K.P. Mohapatra, J.
1. In this writ petition, the petitioner has prayed for quashing the departmental proceeding initiated against her, or in the alternative for a direction to afford reasonable opportunity to defend herself at all stages at the said proceeding.
2. The case of the petitioner is that she was appointed as the Lady Medical Officer in Grade II of the Central Health Service under the Ministry of Health and Family Welfare and was posted to the Posts and Telegraphs Dispensary at Cuttack with effect from 20. 5 1968, Ever since, she has been serving with utmost devotion to duty coupled with high integrity, so much so that she was commended by the Director of Postal Services and the Assistant Director General (Complaints) for effective control of medical re-imbursement claims of postal employees resulting in serving of expenditure on that account. The control exercised by her in that direction created enemies in the department. With regard to the appointment of one Pramila Moharana for the post of Nursing Orderly in 1977, she was one of the expert members of the Selection Committee. Mr. B. Narasimham, the then Director of Postal Services (East) put pressure on her for selection of the above named candidate. As she did not relent to the pressure the said official became annoyed. Her husband Dr. B. C. Mohapatra was serving as a Medical Officer in the Posts and Telegraphs Dispensary. His services were terminated on 10. 6.1973. He instituted Title Suit No. 27 of 1975 against some of the opposite parties and others in the Court of the Subordinate Judge, Cuttack, and obtained a decree on 10. 5. 1979 against such termination. Enormous pressure was brought on her by Mr. R, Narasimham and Mr. M. U. Khan, the then Director of Postal Services in order to persuade her husband to withdraw the civil proceeding. As she did not agree, she incurred the wrath of these high officials. The behaviour of Mr. M. U. Khan towards her was also not at all cordial as would be borne out from Annexures-22 and 23. For the above reasons, high officers of the Posts and Telegraphs Department, such as, Mr. R. Narasimham and Mr. M. U. Khan bore grudge against her.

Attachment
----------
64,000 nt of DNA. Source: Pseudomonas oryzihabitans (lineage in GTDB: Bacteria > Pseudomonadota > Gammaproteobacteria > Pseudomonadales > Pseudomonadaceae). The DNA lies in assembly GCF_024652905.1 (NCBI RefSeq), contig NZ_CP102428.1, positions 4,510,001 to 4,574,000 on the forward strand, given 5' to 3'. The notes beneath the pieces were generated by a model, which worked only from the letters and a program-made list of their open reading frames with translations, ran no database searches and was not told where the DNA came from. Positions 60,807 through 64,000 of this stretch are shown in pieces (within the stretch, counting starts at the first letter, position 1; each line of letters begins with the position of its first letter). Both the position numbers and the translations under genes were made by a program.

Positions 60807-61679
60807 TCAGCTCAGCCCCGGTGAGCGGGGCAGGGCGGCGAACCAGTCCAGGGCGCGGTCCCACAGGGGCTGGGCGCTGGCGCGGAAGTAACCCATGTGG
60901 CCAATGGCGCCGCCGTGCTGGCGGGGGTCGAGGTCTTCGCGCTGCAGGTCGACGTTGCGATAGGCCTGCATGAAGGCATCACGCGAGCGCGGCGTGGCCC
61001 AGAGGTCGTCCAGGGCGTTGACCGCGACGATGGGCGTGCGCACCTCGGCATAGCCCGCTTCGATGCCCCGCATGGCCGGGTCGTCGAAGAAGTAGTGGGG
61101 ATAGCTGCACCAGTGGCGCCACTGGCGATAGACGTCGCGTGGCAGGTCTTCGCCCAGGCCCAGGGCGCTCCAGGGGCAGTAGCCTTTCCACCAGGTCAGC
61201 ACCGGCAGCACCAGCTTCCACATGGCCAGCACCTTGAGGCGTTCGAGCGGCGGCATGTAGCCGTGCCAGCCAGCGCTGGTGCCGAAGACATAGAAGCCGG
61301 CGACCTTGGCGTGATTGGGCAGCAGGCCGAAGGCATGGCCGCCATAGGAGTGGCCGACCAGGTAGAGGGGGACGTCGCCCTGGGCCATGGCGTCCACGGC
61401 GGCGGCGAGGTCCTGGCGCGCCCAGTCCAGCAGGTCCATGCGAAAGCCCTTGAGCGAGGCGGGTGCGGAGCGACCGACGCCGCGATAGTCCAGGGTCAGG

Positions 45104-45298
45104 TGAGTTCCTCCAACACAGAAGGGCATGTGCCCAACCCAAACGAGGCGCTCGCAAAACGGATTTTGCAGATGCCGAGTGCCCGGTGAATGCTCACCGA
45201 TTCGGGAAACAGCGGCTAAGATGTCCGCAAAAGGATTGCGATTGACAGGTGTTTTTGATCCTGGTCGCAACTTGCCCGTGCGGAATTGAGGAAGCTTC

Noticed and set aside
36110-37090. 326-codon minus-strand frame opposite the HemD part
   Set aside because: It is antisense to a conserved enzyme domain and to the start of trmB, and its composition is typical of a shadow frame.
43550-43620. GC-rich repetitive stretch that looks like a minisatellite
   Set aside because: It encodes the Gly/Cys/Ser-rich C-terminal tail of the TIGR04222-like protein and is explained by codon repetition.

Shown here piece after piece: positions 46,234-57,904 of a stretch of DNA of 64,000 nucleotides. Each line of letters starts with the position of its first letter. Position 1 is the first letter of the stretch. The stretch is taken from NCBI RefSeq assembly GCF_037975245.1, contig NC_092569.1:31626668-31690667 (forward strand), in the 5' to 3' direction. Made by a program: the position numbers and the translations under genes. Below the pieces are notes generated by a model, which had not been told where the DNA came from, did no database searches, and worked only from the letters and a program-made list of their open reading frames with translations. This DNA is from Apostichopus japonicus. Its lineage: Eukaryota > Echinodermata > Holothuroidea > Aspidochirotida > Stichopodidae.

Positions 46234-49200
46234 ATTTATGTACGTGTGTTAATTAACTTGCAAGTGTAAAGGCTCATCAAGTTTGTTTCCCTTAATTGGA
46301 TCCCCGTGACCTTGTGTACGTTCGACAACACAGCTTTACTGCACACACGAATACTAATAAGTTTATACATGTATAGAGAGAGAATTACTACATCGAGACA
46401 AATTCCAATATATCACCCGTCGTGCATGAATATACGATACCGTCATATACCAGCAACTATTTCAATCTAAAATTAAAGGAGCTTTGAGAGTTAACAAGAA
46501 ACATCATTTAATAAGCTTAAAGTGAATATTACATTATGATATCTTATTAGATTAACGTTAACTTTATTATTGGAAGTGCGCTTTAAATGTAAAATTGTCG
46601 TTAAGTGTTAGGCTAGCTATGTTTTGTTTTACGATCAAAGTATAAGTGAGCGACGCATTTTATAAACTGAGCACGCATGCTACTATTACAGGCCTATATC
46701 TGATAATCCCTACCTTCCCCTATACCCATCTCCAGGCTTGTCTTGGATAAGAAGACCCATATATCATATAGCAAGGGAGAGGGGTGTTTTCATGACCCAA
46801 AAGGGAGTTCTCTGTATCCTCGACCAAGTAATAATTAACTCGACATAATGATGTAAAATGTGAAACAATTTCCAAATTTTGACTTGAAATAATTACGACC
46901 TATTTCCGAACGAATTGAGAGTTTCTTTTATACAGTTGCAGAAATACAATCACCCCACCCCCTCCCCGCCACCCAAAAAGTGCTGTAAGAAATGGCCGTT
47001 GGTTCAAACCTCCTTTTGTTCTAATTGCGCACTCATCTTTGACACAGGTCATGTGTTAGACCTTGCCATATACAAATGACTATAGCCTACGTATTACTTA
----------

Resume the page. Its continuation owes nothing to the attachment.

According to the existing rules, she was entitled to take medicines from the Posts and Telegraphs Dispensary for members of her family according to requirement. She took medicines in the months of May, June, July and August of the year 1977 lord treatment of herself and other members of the family according to necessity. For such action on her part a departmental proceeding was initiated against her and a charge (Annexure-1/1) with supporting materials (Annexures 1/2,1/3 and 1/4) were served on her by memorandum (Annexure-1) dated 7. 5. 1979. She submitted her written statement (Annexure-2). Opposite party No. 4 was appointed as the enquiring authority and opposite party No. 5 was appointed as the presenting officer on behalf of the department. The enquiring authority intimated her by Annexure-5 that the preliminary hearing-shall take place at New Delhi on 3. 8. 1979. But on account of her difficulties mentioned in Annexure-7, she requested him to conduct the enquiry at Cuttack. Her request was not acceded to, but instead, the preliminary hearing was posted to Calcutta. Her further representation to conduct the enquiry either at Cuttack or Bbubaneswar was also not disposed of. She requested for the documents relating to the preliminary enquiry conducted by the department as a result of which the charge was framed against her by Annexure-18, but the copies thereof were not supplied to her. As a result, she was seriously prejudiced in her defence in the departmental proceeding. Therefore, she has challenged the departmental proceeding in the writ petition on the grounds that the charge was too trivial in nature to be sustained, reasonable opportunity was denied to her for her defence and so there was violation of the principle of natural justice and in initiating the departmental proceeding, the authorities were actuated by malice and mala fides.
3. In their counter, the opposite parties have denied all material allegations and have inter alia contended that the petitioner took medicines by far and excess of her actual requirement and so misconducted herself. The documents relating to the preliminary enquiry being confidential in nature, copies thereof cannot be supplied to her. No statements were recorded during the preliminary enquiry. Her prayer for shifting of the venue of the enquiry to Cuttack could not be permitted. She was permitted to take assistance of a lawyer and to inspect relevant documents. The officers of the Posts and Telegraphs Department including Mr. B. Narasiraham and Mr. M. U. Khan were not actuated by malice and mala fides. The actual enquiry has not started yet and so the allegations to the effect that there was denial of the principle of natural justice on various grounds are premature. On the other hand, so far, the petitioner has been given full opportunity to defend herself. The charge brought against her is not trivial, but on account of misconduct, which the department shall prove during the enquiry. Therefore, the writ petition is premature and not maintainable.
4. Mr. R. K. Mohapatra, learned counsel for the petitioner urged the following points :
1. The charge framed against the petitioner does not ex facie show misconduct according to the Central Civil Services Conduct Rules (for short 'Conduct Rules'.) Therefore, even if the facts stated in the charge are admitted, a case of misconduct cannot be made out against the petitioner. Therefore the charge brought against her according to Rule 13 of the Central Civil Services (Classification, Control and Appeal) Rules (referred to as 'CCA Rules') is unsustainable. It is also too trivial in nature to be proceeded with.